Is Inconel Stronger Than Stainless Steel?
Inconel and stainless steel are like the two sides of a coin. What we mean to say is, a consumer must choose either of the ones!
We need to undertake various factors like scope of work, operating temperature, physical environment, fabrication process, etc., before manufacturing a new part. It will help a person to produce and install the correct metal for application(s) in their industrial premises.
While comparing stainless steel and Inconel, it is crucial to understand that each grade of the metals undergoes a different formulation process.
For instance, grade 625 Inconel has a higher resistance to chloride than 304 stainless steel due to the difference between their chemical and mechanical properties.
Sometimes our clients are uncertain about which metal will suit their requirements. Although Inconel and stainless steel might look similar, they are relatively different in terms of strength. The strength depends upon tensile strength, corrosion resistance, and melting points of the metals.
We are presenting you with five different factors which will help you to know the difference between Inconel and stainless steel in relevance to strength:
Tensile strength is the maximum load a metal can resist in extreme environments without being fractured or tempered. Technically, the tensile strength of Inconel is higher than that of Stainless Steel. Inconel exhibits high-temperature tolerance, even at 2000-Degree F than other metals.
Operating temperature is the temperature range in which machinery or piping systems can function smoothly. Usually, the Inconel metal can perform better in higher operating temperature areas than the stainless steel. During the heat-generating process, a passivating oxidizing layer forms on the Inconel surfaces, preventing corrosion and further damages.
Corrosion Resistance refers to the protection of the materials against uncertain reactions, which can corrode them instantly. Inconel provides resistance to oxalic acids and high-temperature oxidations. On the other hand, Stainless Steel exhibits excellent overall resistance to high-chloride areas.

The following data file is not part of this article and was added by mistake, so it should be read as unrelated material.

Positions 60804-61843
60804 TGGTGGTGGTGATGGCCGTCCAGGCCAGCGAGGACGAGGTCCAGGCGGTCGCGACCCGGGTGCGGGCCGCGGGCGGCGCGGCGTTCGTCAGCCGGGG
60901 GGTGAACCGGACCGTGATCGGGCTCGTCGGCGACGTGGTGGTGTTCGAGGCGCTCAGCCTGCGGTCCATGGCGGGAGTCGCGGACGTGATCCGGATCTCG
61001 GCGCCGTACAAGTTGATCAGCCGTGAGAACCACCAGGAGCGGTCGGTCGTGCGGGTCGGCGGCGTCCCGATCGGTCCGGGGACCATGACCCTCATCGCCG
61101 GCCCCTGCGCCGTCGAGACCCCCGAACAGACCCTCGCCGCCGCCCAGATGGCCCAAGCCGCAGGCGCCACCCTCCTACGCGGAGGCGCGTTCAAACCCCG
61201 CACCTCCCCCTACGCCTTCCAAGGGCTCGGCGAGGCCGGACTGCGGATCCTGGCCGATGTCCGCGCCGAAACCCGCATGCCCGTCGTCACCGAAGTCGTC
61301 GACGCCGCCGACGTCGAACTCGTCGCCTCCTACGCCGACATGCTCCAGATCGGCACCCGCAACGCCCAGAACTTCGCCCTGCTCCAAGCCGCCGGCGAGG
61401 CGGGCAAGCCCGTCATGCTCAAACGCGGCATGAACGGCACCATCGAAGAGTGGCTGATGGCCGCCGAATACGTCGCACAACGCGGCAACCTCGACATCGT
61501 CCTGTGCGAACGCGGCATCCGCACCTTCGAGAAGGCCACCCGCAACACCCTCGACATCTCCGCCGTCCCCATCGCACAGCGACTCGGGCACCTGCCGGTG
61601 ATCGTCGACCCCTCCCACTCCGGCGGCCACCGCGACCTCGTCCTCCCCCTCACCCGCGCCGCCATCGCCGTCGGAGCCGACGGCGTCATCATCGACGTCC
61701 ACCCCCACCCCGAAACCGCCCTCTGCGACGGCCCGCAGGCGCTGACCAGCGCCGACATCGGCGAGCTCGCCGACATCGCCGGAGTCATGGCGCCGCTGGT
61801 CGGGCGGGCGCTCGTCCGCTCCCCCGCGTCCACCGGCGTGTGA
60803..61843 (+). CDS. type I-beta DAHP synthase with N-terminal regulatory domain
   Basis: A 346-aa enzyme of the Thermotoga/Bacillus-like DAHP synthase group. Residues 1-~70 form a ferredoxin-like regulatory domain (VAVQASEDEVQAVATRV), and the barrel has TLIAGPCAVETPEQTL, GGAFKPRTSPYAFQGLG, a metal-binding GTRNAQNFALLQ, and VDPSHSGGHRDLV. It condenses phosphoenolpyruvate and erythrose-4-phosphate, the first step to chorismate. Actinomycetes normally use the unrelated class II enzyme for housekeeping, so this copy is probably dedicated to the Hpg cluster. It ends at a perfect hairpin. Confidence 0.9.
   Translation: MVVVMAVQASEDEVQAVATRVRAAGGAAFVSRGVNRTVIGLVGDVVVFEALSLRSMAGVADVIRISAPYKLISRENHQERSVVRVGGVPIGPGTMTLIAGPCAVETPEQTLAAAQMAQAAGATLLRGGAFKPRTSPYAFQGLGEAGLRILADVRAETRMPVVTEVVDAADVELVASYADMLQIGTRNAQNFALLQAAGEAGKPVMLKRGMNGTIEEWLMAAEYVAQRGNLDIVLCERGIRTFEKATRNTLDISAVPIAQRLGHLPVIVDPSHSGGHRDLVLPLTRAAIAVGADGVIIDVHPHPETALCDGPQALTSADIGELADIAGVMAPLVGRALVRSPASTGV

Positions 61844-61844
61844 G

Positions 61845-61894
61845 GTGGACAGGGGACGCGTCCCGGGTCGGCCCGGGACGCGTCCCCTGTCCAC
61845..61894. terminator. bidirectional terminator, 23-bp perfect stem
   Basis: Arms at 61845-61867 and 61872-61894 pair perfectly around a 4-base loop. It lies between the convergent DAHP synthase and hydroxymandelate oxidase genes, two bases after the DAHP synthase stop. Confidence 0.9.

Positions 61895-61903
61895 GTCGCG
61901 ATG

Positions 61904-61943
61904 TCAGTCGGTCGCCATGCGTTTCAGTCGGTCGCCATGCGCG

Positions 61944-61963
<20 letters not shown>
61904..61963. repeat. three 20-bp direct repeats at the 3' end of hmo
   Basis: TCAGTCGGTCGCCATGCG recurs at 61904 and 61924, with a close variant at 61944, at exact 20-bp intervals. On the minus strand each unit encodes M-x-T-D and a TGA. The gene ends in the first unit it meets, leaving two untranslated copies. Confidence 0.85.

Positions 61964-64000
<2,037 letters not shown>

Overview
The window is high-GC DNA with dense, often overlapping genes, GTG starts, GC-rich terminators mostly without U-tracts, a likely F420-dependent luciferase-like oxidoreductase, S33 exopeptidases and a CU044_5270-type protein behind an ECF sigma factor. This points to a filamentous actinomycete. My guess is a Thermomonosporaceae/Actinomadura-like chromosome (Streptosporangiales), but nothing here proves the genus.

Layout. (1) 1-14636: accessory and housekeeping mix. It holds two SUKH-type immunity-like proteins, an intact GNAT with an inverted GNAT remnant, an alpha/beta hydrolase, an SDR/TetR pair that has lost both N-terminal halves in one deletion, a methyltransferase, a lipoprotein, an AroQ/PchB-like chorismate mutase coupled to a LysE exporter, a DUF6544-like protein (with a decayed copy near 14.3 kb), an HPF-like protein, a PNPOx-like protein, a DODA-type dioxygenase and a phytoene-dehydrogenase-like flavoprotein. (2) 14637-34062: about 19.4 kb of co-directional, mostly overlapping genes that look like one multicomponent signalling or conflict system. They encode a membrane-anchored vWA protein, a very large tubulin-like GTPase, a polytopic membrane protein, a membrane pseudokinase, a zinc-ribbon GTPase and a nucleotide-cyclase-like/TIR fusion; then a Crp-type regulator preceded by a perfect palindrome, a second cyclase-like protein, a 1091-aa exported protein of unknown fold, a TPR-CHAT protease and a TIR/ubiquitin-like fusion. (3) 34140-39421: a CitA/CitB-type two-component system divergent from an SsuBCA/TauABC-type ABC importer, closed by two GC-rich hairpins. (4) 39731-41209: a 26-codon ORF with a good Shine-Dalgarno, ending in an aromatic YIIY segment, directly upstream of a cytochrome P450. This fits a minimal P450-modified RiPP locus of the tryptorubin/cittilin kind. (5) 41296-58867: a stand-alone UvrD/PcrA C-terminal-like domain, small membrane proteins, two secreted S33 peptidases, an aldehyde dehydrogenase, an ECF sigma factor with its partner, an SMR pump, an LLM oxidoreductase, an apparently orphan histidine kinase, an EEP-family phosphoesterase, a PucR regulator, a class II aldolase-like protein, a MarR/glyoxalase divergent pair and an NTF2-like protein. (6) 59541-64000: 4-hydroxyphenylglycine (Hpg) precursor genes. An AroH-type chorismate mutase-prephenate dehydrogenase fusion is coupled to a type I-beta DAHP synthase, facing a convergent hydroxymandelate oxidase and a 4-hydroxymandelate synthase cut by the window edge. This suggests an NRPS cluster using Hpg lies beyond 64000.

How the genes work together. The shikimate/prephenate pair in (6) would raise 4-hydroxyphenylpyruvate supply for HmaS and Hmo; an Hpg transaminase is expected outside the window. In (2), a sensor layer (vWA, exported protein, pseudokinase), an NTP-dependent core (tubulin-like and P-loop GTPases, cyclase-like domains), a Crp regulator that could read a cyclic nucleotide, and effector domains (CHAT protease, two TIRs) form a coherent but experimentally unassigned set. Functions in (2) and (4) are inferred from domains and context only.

Melting point refers to the temperature at which a given metal will melt. The melting point of stainless-steel ranges from 2550-Degree F to 2650-Degree F, which is technically higher than Inconel metal (2350-Degree F to 2460-Degree F). Since Inconel exhibits higher resistance to oxidation and scaling thus, the melting point of Inconel is comparatively low.
The cost of Inconel is slightly higher than stainless steel. Inconel provides better tensile strength, stability, and durability in high-temperature areas. On the other hand, stainless steel helps create domestic appliances like kitchen accessories, cookware, cutlery items, etc., which makes them affordable.
At high temperatures, Inconel has much better resistance to corrosion, stress, and pressure compared with stainless steel. We understand that the key determining factor is always the cost for a consumer. However, we recommend you consider the factors discussed above while deciding between the two different alloys.
Need help choosing the correct metal for your requirement? Connect to Mangalam Metal Corporation for more information and insights about Inconel, Stainless Steel, and other variants of materials.